The net mechanical efficiency of positive work (ηpos) has been shown to increase if it is immediately preceded by negative work. This phenomenon is explained by the storage of elastic energy during the negative phase and its release during the subsequent positive phase. If a transition time (T) takes place, the elastic energy is dissipated into heat. The aim of the present study was to investigate the relationship between ηpos and T, and to determine the minimal T required so that ηpos reached its minimal value. Seven healthy male subjects were tested during four series of lowering–raising of the body mass. In the first series (S0), the negative and positive phases were executed without any transition time. In the three other series, T was varied by a timer (0.12, 0.24 and 0.56 s for series S1, S2 and S3, respectively). These exercises were performed on a force platform sensitive to vertical forces to measure the mechanical work and a gas analyser was used to determine the energy expenditure. The results indicated that ηpos was the highest (31.1%) for the series without any transition time (S0). The efficiencies observed with transition times (S1, S2 and S3) were 27.7, 26.0 and 23.8%, respectively, demonstrating that T plays an important role for mechanical efficiency. The investigation of the relationship between ηpos and T revealed that the minimal T required so that ηpos reached its minimal value is 0.59 s.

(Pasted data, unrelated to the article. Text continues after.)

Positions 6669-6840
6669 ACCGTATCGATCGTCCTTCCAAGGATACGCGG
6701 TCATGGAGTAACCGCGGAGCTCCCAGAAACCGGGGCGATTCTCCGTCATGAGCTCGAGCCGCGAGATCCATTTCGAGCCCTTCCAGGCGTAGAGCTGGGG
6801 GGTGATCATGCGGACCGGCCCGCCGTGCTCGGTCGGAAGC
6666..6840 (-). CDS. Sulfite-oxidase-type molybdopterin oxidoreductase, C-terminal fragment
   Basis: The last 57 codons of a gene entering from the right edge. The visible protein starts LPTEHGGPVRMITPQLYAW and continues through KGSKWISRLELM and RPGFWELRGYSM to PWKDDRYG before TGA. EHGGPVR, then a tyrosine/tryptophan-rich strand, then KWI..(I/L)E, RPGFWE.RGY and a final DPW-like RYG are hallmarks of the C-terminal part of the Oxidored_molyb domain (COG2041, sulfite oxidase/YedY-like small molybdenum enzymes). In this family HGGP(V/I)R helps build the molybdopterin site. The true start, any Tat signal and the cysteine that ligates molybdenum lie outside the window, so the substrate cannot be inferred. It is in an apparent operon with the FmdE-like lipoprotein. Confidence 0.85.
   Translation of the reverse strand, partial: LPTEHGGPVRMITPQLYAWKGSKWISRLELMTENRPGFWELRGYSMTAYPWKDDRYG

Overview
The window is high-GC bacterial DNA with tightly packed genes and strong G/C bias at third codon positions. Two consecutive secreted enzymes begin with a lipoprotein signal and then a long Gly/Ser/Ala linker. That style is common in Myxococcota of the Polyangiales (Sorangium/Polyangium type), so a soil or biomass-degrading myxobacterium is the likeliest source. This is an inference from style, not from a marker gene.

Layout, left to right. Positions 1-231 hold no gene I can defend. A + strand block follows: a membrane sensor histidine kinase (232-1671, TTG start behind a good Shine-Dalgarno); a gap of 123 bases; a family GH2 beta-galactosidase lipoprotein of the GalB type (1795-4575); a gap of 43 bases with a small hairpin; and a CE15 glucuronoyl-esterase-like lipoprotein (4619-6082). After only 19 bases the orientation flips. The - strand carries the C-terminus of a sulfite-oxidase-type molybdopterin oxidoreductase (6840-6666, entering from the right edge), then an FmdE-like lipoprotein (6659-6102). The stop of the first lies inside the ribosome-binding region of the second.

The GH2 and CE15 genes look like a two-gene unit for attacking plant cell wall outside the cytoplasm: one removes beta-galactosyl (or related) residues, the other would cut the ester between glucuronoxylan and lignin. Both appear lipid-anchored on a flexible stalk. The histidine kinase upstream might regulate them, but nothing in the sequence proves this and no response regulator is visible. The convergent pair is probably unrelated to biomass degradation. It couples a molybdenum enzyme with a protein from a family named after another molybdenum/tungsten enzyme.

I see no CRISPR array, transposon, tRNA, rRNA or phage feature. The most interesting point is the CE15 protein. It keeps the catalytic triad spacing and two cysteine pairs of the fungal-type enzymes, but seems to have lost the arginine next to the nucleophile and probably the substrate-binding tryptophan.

Mechanical efficiency Elastic energy Transition time Stretch-shortening cycle